favorite0Second, we evaluate the dynamics of recommendation networks by simulating three different navigation models, namely Point-To-Point Search, Information Foraging and Berrypicking.
favorite5While eccentricity values are shorter for collaborative filtering (CF) than for content-based (CB) recommendation networks, distances are too long for navigation in real-world systems in both types of networks.
favorite3On our datasets, we find that recommendation networks generated by collaborative-filtering algorithms perform better for most navigation scenarios.
favorite9Navigability: We then evaluate practical navigability of recommendation networks using three different navigation models established in the literature: (i) Pointto-Point Search  as an example of goal-oriented navigation with a single fixed goal, (ii) Berrypicking  as an example of goal-oriented navigation with multiple and variable goals, and (iii) Information Foraging  as an example of exploration.
favorite4Our work extends from one-click-based evaluations of recommender systems towards multi-click analysis (i.e., sequences of dependent clicks) and presents a general, comprehensive approach to evaluating navigability of arbitrary recommendation networks..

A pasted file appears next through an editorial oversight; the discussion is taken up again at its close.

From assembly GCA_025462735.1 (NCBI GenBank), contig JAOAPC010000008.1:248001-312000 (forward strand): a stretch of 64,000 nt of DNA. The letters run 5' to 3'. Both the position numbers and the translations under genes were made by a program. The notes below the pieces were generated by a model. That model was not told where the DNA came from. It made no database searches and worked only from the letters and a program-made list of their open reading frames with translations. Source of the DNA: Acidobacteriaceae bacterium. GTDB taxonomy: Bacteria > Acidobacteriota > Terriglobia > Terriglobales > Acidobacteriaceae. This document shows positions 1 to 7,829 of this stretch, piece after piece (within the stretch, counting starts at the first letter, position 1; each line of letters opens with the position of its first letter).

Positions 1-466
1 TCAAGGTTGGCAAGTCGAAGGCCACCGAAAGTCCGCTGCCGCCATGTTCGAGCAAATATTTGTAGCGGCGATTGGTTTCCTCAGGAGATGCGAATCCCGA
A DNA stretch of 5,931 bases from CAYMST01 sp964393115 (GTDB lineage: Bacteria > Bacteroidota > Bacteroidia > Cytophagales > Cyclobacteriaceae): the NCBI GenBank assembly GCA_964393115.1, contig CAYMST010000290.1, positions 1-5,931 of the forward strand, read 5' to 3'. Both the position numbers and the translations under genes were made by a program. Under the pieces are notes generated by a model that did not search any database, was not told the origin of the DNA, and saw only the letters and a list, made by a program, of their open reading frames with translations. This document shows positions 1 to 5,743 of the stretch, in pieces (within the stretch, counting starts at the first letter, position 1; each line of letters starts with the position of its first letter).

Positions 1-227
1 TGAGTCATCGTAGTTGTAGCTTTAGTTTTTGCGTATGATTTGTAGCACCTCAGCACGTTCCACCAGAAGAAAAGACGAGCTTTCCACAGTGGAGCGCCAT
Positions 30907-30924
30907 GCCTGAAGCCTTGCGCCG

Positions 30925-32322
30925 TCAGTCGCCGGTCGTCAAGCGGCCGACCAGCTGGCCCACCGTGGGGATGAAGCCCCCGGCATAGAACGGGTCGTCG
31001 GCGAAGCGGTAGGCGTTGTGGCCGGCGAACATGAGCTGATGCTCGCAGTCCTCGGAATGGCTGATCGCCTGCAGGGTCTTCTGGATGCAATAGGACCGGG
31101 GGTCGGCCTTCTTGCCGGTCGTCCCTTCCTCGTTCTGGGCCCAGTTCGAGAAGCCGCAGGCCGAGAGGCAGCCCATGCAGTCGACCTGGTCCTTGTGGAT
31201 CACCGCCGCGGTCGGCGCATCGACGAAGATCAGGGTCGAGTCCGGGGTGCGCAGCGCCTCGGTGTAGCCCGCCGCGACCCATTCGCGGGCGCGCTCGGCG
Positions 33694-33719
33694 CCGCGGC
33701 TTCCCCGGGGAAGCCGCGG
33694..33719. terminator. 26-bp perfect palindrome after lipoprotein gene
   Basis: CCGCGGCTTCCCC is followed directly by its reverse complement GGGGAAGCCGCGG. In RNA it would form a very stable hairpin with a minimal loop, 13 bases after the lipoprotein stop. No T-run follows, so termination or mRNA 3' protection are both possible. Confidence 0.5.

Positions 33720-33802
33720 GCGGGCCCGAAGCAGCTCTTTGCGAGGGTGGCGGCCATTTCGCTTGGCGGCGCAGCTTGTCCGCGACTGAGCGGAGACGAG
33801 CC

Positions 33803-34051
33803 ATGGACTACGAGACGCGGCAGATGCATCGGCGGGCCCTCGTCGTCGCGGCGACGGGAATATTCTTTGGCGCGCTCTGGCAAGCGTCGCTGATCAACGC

favorite38The figures depict the ratio between stationary probabilities of pages for uniform, pragmatic and lateral random surfer.
favorite1Further, the heat maps depicted in Figure 2 strengthen our findings, as the lateral random surfer, representing users entering the website from for instance search engines, exhibits higher probabilities to visit pages which are rated as unimportant by the uniform or the pragmatic random surfer.
favorite2In particular, we are interested in analyzing how real users assess the importance of Web pages for navigation and how that assessment compares to that of the random surfer.
favorite2Our high level contributions are (i) a comparison of stationary distributions of different types of the random surfer to quantify the similarities and differences between those models as well as (ii) new insights into the impact of search engines on traditional user navigation.
favorite9ABSTRACT The random surfer model is a frequently used model for simulating user navigation behavior on the Web. Various algorithms, such as PageRank, are based on the assumption that the model represents a good approximation of users browsing a website.